JPMorgan isn’t buying the shake-up at General Electric.
Analyst Stephen Tusa Jr. said in a Wednesday note that he sees a dividend cut as “increasingly likely” and lowered his price target on the stock by $2 to $20, more than 14 percent below Tuesday’s close.
Just like the departure of former GE Power CEO Steve Bolze earlier this year, “we view the early exits of key execs as a signal that is negative,” Tusa wrote. “With our most recent cut to earnings, some of which is cash, and updated thoughts on the markets, we now see a dividend cut, or ‘adjustment,’ as it is likely termed, as increasingly likely.”
“The dividend remains a top priority,” GE spokeswoman Deirdre Latour said in a statement to CNBC in response to the JPMorgan report.
GE shares fell more than 1 percent Wednesday to their lowest since August 2015.
Tusa has an underweight rating on the stock. He said Wednesday on CNBC’s “Halftime Report” that GE shares would probably have to fall “down to the teens comfortably” before working their way back up to $20 or the low $20s.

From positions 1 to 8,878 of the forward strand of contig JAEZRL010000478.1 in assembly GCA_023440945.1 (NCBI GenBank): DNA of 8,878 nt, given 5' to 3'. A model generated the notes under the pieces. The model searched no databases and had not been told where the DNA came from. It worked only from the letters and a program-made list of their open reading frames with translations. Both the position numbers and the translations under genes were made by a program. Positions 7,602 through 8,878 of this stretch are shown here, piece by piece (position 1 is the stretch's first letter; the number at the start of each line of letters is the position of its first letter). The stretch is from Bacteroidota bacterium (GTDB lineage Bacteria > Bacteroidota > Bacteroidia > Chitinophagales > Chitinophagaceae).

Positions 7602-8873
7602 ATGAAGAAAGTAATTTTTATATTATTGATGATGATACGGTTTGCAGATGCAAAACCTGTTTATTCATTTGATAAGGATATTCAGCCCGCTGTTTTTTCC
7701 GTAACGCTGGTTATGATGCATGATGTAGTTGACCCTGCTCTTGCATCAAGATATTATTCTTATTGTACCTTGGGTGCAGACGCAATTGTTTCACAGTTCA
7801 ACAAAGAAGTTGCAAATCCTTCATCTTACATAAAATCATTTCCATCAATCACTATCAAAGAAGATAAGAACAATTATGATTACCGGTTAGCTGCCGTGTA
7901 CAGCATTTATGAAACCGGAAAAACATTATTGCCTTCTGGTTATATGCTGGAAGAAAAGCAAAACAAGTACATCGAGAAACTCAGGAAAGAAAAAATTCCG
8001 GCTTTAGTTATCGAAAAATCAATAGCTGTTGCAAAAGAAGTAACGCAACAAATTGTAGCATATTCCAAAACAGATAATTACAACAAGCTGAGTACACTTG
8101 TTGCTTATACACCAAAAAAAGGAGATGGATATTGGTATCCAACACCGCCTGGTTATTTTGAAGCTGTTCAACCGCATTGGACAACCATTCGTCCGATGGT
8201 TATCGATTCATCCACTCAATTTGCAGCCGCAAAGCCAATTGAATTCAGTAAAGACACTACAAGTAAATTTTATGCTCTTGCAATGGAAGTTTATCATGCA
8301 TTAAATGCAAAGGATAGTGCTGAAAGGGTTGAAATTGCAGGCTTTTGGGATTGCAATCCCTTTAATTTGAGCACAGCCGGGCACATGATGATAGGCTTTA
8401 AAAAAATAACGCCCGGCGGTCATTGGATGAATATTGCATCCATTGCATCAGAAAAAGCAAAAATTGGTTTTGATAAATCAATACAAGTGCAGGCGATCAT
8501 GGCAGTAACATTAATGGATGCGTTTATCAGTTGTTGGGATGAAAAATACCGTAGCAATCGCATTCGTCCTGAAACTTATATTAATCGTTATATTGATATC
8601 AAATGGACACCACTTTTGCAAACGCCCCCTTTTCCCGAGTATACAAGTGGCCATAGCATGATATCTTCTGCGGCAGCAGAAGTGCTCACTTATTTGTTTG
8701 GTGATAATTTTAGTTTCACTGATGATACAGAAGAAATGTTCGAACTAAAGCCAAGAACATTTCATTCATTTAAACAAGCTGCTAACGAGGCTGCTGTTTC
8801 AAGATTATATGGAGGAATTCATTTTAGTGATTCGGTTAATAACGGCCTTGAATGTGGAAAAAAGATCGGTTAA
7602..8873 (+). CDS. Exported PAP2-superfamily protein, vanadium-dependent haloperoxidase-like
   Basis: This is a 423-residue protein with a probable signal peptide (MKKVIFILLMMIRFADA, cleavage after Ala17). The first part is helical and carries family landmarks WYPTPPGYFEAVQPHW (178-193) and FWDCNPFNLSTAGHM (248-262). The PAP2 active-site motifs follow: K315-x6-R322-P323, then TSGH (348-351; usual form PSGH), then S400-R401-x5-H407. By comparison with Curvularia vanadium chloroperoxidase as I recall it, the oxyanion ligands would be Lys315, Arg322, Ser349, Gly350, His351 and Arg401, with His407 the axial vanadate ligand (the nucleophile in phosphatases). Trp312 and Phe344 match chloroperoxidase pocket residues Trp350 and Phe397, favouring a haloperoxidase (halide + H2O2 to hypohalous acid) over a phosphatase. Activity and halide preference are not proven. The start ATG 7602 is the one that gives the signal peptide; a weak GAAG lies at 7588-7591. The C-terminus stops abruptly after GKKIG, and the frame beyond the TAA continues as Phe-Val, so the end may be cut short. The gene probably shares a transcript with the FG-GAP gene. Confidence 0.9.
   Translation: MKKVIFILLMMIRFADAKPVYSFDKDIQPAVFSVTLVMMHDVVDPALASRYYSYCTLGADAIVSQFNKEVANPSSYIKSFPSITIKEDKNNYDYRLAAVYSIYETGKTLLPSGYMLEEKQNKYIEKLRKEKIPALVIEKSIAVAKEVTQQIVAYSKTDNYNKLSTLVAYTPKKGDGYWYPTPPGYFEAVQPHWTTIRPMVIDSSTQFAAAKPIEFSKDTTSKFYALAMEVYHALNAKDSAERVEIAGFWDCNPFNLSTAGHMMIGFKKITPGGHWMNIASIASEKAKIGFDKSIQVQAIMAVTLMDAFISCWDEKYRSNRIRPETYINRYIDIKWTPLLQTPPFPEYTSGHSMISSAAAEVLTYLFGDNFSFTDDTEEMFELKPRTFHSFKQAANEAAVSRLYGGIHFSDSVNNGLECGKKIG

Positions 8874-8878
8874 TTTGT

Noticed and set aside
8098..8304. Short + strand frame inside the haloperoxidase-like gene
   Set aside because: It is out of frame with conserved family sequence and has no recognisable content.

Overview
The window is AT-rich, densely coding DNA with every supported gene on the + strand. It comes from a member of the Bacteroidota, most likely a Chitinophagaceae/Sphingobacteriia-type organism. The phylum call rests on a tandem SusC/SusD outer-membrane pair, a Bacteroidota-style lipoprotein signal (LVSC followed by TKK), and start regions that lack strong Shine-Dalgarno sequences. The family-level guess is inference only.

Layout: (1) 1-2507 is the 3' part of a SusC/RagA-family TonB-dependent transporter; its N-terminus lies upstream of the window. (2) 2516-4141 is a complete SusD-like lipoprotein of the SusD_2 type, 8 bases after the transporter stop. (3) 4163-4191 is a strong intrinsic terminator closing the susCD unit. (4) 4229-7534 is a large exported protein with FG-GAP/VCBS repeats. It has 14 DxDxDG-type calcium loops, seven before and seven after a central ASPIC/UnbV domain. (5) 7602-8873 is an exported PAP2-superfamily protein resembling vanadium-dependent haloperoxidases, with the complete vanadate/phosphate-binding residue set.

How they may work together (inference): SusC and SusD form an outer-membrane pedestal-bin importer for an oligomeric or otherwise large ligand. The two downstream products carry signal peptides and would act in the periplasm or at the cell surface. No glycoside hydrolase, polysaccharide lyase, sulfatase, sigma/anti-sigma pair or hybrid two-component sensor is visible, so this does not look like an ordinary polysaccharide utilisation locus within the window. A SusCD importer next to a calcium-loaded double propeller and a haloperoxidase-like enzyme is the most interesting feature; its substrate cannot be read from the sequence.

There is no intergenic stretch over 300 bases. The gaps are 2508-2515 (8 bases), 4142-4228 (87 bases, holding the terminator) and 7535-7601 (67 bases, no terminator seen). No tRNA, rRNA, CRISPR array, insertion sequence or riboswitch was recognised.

GE unexpectedly announced Friday that its chief financial officer, Jeffrey S. Bornstein, will leave the company on Dec. 31, when two other vice chairs will also retire. The news follows former CEO Jeffrey Immelt’s earlier-than-expected retirement as director and chairman of GE’s board of directors on Oct. 2.
Then GE announced on Monday that the board elected Ed Garden, founding partner and chief investment officer of activist hedge fund Trian Partners, to the board of the industrial conglomerate. The company’s shares fell 3.9 percent that day in their worst daily decline since June 2016.
The changes come just months after John Flannery took over as CEO in June. Trian’s CEO, Nelson Peltz, said on CNBC’s “Squawk on the Street” Tuesday that Flannery told Garden “everything is on the table.”
“While many view any change at GE as a positive, because apparently it was really bad for the 15 years during which many sell side Bulls were saying how good it was, we don’t think appointing an activist who is stuck changes much,” JPMorgan’s Tusa said. “In our view, an activist heightens the risk that GE tries for a quick fix, like it has done in the past.”
“On this front, the historical approach from Trian has been break ups,” Tusa said. “While investors can debate high level multiples at length, what’s absent is a rigorous discussion addressing core business trends and here not even a brilliant activist can solve utility business model issues, or make a gas turbine with more proven efficiency than competition.”